PDQ Functions via Gram-Charlier, Edgeworth, and Cornish Fisher Approximations

Given the raw moments of a probability distribution, we can approximate the probability density function, or the cumulative distribution function, via a Gram-Charlier 'A' expansion on the standardized distribution.

Suppose *f(x)* is the probability density of some random
variable, and let *F(x)* be the cumulative distribution function.
Let *He_j(x)* be the *j*th probabilist's Hermite
polynomial. These polynomials form an orthogonal basis, with respect to the
function *w(x)* of the Hilbert space of functions which are square
*w*-weighted integrable. The weighting function is
*w(x) = e^{-x^2/2} = sqrt(2pi) phi(x)*.
The orthogonality relationship is

*integral_-inf^inf He_i(x) He_j(x) w(x) dx = sqrt(2pi)j!dirac_ij.*

Expanding the density *f(x)* in terms of these polynomials in the
usual way (abusing orthogonality) one has

*f(x) = sum_{0 <= j} (He_j(x)/j!) phi(x) integral_-inf^inf f(z) He_j(z) dz.*

The cumulative distribution function is 'simply' the integral of this expansion. Abusing certain facts regarding the PDF and CDF of the normal distribution and the probabilist's Hermite polynomials, the CDF has the representation

*F(x) = Phi(x) - sum_{1 <= j} (He_{j-1}(x)/j!) phi(x) integral_-inf^inf f(z) He_j(z) dz.*

These series contain coefficients defined by the probability distribution under consideration. They take the form

*c_j = (1/j!) integral_-inf^inf f(z) He_j(z) dz.*

Using linearity of the integral, these coefficients are easily computed in terms of the coefficients of the Hermite polynomials and the raw, uncentered moments of the probability distribution under consideration. Note that it may be the case that the computation of these coefficients suffers from bad numerical cancellation for some distributions, and that an alternative formulation may be more numerically robust.

The Gram Charlier 'A' expansion is most appropriate for random variables
which are vaguely like the normal distribution. For those which are like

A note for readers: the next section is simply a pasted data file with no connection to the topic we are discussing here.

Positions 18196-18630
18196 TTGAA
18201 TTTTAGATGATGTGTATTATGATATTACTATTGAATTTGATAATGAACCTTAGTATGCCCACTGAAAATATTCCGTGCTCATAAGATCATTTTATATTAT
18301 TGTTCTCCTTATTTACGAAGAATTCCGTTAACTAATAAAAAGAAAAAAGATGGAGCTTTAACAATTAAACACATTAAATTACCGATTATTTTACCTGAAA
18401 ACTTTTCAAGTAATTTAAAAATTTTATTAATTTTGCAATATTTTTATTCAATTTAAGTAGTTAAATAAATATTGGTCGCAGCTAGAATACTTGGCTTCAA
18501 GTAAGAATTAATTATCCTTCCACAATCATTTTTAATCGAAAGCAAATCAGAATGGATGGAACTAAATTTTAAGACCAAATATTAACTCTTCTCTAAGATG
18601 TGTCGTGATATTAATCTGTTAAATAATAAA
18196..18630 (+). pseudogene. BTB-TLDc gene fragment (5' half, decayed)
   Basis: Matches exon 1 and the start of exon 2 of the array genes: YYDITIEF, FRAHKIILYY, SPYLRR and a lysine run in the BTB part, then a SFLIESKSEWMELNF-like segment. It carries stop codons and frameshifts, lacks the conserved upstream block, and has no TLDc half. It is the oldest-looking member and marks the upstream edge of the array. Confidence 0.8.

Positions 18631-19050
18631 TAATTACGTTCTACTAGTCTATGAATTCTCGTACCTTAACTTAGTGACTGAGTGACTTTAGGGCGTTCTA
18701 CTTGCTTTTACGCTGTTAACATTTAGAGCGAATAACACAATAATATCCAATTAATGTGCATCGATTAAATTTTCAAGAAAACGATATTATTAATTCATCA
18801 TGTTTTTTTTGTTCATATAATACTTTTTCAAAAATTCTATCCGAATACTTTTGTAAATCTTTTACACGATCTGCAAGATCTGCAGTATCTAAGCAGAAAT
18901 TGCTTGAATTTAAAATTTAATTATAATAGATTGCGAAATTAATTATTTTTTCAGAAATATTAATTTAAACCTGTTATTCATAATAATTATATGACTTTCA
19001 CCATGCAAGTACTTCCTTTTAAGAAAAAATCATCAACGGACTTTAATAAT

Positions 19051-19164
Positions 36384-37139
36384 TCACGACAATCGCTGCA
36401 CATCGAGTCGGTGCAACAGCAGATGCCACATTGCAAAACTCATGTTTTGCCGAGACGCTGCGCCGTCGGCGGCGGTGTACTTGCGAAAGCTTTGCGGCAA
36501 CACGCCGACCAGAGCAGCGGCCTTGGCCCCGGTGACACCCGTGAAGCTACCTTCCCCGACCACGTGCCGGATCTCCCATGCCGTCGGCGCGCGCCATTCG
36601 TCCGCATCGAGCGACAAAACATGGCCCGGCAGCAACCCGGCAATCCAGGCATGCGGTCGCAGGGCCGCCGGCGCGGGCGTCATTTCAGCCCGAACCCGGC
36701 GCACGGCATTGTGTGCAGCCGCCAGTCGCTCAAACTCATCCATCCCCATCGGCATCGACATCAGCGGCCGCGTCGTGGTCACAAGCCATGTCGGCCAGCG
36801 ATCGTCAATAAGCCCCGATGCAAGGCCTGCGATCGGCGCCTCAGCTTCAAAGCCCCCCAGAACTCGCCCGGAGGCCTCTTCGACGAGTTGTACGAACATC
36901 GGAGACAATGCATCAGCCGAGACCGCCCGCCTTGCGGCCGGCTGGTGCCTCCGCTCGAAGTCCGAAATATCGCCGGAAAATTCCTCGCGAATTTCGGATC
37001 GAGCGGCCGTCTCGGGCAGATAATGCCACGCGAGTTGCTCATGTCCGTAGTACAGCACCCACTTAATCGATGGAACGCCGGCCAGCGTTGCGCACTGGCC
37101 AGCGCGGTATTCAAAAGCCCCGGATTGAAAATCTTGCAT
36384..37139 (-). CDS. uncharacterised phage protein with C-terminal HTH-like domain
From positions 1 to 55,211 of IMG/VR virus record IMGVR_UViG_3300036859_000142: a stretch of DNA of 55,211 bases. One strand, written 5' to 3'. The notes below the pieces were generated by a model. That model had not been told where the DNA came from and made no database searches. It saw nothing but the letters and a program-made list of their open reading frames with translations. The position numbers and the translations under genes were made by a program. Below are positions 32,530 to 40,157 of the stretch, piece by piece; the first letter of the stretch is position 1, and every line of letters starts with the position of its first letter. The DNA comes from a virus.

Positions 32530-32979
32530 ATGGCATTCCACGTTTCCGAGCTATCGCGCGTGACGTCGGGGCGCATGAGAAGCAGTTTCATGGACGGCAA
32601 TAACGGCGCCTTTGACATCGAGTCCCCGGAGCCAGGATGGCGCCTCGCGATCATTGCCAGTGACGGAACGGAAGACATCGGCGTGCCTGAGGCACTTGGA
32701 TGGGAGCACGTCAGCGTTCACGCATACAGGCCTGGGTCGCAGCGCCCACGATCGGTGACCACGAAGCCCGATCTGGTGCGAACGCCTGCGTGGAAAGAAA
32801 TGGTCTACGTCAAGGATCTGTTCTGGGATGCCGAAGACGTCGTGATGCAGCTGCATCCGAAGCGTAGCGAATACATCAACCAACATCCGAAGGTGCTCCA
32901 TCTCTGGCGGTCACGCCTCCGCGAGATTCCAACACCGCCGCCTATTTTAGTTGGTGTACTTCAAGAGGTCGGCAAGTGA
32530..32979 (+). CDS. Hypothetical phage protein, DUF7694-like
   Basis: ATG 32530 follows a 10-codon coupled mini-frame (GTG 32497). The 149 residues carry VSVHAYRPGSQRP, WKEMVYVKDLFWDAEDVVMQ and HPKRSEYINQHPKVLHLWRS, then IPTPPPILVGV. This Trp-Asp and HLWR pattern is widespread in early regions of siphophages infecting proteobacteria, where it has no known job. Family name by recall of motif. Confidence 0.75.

another distribution, the same general approach can be pursued. One needs
only define a weighting function, *w*, which is the density of the
'parent' probability distribution, then find polynomials,
*p_n(x)* which are orthogonal with respect to *w* over
its support. One has

*f(x) = sum_{0 <= j} p_j w(x) (1/h_j) integral_-inf^inf f(z) p_j(z) dz.*

Here *h_j* is the normalizing constant:

*h_j = integral w(z)p_j^2(z) dz.*

One must then use facts about the orthogonal polynomials to approximate the CDF.

Another approach to arrive at the same computation is described by Berberan-Santos.

The Cornish Fisher approximation is the Legendre inversion of the Edgeworth expansion of a distribution, but ordered in a way that is convenient when used on the mean of a number of independent draws of a random variable.

Suppose *x_1, x_2, ..., x_n* are *n* independent
draws from some probability distribution.
Letting

*X = (x_1 + x_2 + ... x_n) / sqrt(n),*

the Central Limit Theorem assures us that, assuming finite variance,

*X ~~ N(sqrt(n) mu, sigma),*

with convergence in *n*.

The Cornish Fisher approximation gives a more detailed picture of the
quantiles of *X*, one that is arranged in decreasing powers of
*sqrt(n)*. The quantile function is the function *q(p)*
such that *P(x <= q(p)) = p*. The
Cornish Fisher expansion is

*q(p) = sqrt{n}mu + sigma (z + sum_{3 <= j} c_j f_j(z)),*

where *z = qnorm(p)*, and *c_j* involves
standardized cumulants of the distribution of *x_i* of order
*j* and higher. Moreover, the *c_j* feature decreasing powers
of *sqrt(n)*, giving some justification for truncation.
When *n=1*, however, the ordering is somewhat arbitrary.

PDQutils is distributed in the hope that it will be useful, but WITHOUT ANY WARRANTY; without even the implied warranty of MERCHANTABILITY or FITNESS FOR A PARTICULAR PURPOSE. See the GNU Lesser General Public License for more details.

This package is maintained as a hobby.

Steven E. Pav shabbychef@gmail.com

Lee, Y-S., and Lin, T-K. "Algorithm AS269: High Order Cornish Fisher Expansion." Appl. Stat. 41, no. 1 (1992): 233-240. http://www.jstor.org/stable/2347649

Lee, Y-S., and Lin, T-K. "Correction to Algorithm AS269: High Order Cornish Fisher Expansion." Appl. Stat. 42, no. 1 (1993): 268-269. http://www.jstor.org/stable/2347433

AS 269. http://lib.stat.cmu.edu/apstat/269

Jaschke, Stefan R. "The Cornish-Fisher-expansion in the context of Delta-Gamma-normal approximations." No. 2001, 54. Discussion Papers, Interdisciplinary Research Project 373: Quantification and Simulation of Economic Processes, 2001. http://www.jaschke-net.de/papers/CoFi.pdf

S. Blinnikov and R. Moessner. "Expansions for nearly Gaussian distributions." Astronomy and Astrophysics Supplement 130 (1998): 193-205. http://arxiv.org/abs/astro-ph/9711239

M. N. Berberan-Santos. "Expressing a Probability Density Function in Terms of another PDF: A Generalized Gram-Charlier Expansion." Journal of Mathematical Chemistry 42, no 3 (2007): 585-594. http://web.ist.utl.pt/ist12219/data/115.pdf

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